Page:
Scientists study the ultrathin CrN film to discover its potential industrial application
Ultrathin conductive films have a wide range of application prospects in transparent display, flexible electronics, photovoltaics, etc. The industrial applications require the ultrathin layers to possess excellent mechanical properties, exceptionally in thermal stability and corrosion resistance, so that they can be used as the alternative material for the next-generation mobile intelligent devices. Transition metal nitrides like the chromium nitride (CrN) is one of the ideal materials to integrate these excellent properties.
CrN is an excellent prototype material combined high conductivity with a unique antiferromagnetic (AF) configuration. The natural fully compensated magnetic moment in CrN makes it absent of parasitic stray fields and robust against the magnetic perturbations, making it ideal for the secure data storage and memory devices. What’s more, CrN is cost-effective and stable, which is crucial in industrial applications. However, it is a big challenge to fabricate high crystalline quality and homogenous chemical composition of single crystal CrN monocrystals and films.
In this study scientists observed an electronic state transition in highly crystalline antiferromagnetic CrN films with strain and reduced dimensionality. The sample experiment was conducted on the CSNS Multi-purpose Reflectometer, adapting the Polarized Neutron Reflectivity Measurement. The electrical conductivity is observed surprisingly when the CrN layer is as thin as a single unit cell thick, which is far below the critical thickness of most metallic films. This lays a foundation for the application of CrN in making transparent conductive electrode.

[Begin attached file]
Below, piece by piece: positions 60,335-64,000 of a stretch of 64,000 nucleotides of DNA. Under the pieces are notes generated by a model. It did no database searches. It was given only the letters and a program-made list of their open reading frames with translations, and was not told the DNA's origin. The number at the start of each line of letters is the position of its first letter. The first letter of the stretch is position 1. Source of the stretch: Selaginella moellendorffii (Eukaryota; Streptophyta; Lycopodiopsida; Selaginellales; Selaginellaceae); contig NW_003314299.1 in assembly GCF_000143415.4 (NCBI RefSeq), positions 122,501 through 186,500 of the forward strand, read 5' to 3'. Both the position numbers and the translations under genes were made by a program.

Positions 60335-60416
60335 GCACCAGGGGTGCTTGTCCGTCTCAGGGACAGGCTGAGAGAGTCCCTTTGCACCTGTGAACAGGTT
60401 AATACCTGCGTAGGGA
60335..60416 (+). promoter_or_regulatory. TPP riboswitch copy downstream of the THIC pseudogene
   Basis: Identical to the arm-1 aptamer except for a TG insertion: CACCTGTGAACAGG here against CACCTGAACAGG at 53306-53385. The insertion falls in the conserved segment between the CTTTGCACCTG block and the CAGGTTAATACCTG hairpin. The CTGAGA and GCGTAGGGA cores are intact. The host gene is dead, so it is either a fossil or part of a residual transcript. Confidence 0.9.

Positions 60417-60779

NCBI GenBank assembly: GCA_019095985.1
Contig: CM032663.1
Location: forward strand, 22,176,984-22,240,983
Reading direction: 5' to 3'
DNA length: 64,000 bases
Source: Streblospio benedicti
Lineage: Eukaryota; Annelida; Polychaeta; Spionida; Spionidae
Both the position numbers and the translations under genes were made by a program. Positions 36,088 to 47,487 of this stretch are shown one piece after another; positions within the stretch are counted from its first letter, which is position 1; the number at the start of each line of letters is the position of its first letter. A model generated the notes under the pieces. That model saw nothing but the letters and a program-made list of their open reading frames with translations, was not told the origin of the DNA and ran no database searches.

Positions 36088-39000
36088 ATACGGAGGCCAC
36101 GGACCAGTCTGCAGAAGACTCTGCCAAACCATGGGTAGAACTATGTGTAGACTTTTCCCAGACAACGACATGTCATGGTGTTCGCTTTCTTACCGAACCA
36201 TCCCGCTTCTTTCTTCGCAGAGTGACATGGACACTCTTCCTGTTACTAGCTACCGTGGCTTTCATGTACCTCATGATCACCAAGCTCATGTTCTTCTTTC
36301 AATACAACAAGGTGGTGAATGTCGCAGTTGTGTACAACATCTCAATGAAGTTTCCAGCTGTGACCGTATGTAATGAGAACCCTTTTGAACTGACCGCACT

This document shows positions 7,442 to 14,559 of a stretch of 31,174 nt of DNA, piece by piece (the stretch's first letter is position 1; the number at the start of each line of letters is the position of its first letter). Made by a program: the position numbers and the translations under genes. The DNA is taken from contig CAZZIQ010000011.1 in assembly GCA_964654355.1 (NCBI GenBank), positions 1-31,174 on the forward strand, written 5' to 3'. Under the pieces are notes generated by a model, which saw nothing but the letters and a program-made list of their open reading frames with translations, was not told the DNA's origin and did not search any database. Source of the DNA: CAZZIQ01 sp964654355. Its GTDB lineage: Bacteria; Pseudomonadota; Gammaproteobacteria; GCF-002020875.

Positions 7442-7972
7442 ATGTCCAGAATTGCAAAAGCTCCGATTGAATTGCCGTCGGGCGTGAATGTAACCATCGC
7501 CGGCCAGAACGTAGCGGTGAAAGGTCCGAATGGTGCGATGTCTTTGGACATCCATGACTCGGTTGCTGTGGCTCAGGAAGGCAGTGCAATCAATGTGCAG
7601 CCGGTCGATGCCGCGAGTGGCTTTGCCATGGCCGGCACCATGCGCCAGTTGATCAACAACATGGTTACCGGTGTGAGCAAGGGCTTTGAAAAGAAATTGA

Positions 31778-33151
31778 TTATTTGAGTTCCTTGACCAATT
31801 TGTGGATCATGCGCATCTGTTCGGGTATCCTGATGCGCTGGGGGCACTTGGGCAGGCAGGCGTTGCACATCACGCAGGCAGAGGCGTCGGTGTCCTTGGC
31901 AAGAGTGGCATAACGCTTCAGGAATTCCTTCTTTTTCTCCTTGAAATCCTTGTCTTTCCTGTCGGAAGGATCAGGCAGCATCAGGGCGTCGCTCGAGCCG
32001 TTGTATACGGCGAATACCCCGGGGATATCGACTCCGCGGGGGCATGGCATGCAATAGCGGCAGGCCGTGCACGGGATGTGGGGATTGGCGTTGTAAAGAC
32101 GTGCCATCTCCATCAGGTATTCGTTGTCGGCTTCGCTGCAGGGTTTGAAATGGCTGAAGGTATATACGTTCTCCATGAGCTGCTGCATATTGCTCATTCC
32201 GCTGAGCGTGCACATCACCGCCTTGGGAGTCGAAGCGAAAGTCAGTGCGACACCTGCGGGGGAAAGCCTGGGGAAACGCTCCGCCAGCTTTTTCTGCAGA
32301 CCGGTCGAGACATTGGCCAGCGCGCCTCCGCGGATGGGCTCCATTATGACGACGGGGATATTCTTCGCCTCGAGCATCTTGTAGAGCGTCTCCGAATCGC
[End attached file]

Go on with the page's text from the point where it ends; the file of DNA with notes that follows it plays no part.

Both first-principles calculations and linear dichroism measurements reveal that the strain-mediated orbital splitting effectively customizes the relatively small bandgap at the Fermi level, leading to an exotic phase transition in CrN. The ability to achieve highly conductive nitride ultrathin films by harnessing strain-control over competing phases can be used for utilizing their exceptional characteristics.
Furthermore, within this work, the creation of highly conductive freestanding transition metal nitrides membranes strengthens the great opportunity to combine these technically important materials with other low‐dimensional materials towards functional spintronic devices, flexible electronics, and CMOS techniques in future.
The full publication can be found here https://doi.org/10.1002/adma.202005920